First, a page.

James Taylor and Nick Compton produced a very disciplined, hard-fought partnership on day one of the first Test in Durban.
It was exactly what England needed at the time after they had lost three quick wickets to leave them 49-3, and helped them reach 179-4 at the close.
Captain Alastair Cook suffered his first duck in 40 innings and I was surprised by Joe Root, who looked well set and confident but was dismissed by the spinners' first delivery of the day, which did turn - perhaps a sign that spin will play a part in proceedings once the sun comes out and dries the pitch.
But to have players other than Root and Cook coming in and playing well when England were facing a problem is a good thing for the side. It shows they have others who can step into the breach.
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I think everyone recognises that Taylor is a really promising young player. At 25, he is now completely different at the crease than when he first played Test cricket in 2012. He is much more confident.
Even Test Match Special summariser Graeme Smith was paying tribute to him today for the change he has seen in him at the crease.
He played really well, and it was sad that he got out in the dying moments of the day as Dale Steyn picked up his third wicket of the innings.
Compton proves his point
Compton is the one who had a lot to prove after being dropped following the home series against New Zealand in May 2013.
Having received quite a lot of sympathy for losing his place after scoring two centuries away to the same opponents two months earlier, he has come back and started to prove a point.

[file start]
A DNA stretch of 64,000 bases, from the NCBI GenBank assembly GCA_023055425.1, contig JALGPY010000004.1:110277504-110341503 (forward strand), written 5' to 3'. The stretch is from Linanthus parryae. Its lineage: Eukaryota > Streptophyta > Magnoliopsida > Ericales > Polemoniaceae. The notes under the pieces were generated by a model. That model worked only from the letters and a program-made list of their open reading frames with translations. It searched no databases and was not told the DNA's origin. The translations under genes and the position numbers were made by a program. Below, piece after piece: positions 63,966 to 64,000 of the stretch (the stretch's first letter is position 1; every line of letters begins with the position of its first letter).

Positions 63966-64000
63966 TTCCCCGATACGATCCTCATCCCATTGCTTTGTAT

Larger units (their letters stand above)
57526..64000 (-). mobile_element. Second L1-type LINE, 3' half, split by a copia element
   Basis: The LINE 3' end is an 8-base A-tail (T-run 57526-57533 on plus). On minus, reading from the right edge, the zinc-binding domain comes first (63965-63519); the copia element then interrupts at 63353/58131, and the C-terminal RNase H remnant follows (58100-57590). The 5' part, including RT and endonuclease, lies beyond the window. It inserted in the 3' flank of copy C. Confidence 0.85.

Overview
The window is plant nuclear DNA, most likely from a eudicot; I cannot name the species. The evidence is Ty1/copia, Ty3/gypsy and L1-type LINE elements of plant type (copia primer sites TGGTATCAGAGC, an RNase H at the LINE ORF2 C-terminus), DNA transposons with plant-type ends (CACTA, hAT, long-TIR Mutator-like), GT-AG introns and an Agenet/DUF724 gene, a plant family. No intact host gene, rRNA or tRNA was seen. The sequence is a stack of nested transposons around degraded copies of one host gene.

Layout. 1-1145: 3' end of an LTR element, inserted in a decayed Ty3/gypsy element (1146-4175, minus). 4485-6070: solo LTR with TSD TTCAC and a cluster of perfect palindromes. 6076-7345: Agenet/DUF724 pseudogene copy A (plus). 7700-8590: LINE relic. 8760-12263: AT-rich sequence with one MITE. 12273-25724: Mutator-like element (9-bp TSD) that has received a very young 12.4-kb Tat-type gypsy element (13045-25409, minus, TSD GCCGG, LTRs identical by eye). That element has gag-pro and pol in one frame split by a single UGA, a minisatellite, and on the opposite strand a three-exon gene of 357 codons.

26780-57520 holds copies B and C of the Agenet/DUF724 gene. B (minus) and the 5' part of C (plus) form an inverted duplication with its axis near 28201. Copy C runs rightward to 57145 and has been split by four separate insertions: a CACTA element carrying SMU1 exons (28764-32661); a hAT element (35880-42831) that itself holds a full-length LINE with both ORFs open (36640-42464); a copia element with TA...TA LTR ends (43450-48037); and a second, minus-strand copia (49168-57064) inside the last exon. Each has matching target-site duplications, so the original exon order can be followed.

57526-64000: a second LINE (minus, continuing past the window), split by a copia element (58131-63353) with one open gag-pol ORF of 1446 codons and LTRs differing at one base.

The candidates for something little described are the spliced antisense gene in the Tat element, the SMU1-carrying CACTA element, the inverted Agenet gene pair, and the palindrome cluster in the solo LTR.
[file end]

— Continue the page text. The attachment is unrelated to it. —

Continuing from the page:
The technique he showed today is exactly what you want from a number three when the team is in trouble.
The ball did a bit, although not much, but the team was in trouble and it was a very good examination of him. The pressure was not on him to score particularly quickly, therefore he could get in and bat, and that is what he likes to do.
He gave a very discreet clenched fist pump when he got to 50. He is an intense individual but he is also a good player.
Hales fuels his critics
Opener Alex Hales will obviously be a bit of a talking point. His dismissal was of the type his detractors point to as an illustration of how his technique will let him down in Test cricket.
The ball from Steyn wasn't a half-volley - it was wide and he chased it. Unfortunately, in Test cricket, you can't take that amount of risk early in your innings.
The 26-year-old has a great eye, he has scored explosive hundreds in one-day cricket and there is an argument for saying let him play his natural game.
That's OK, except when you are in circumstances like this on the first morning of a series and you have two of the best bowlers in the world running in with the ball doing a bit.
Do you really want to be throwing your bat at a wide length ball? The odds are already stacked in the bowler's favour. You want to even up the odds, and that means leaving well and playing solidly with tight footwork.
Some people will judge him on today's dismissal but England have got to give him a chance and persevere with him. He is a talented batsman - it will be a steep learning curve and he will realise he needs to tighten up a bit.
Hopefully he will find some flatter pitches than this as the series goes on.
Jonathan Agnew was speaking to BBC Sport's Phil Dawkes.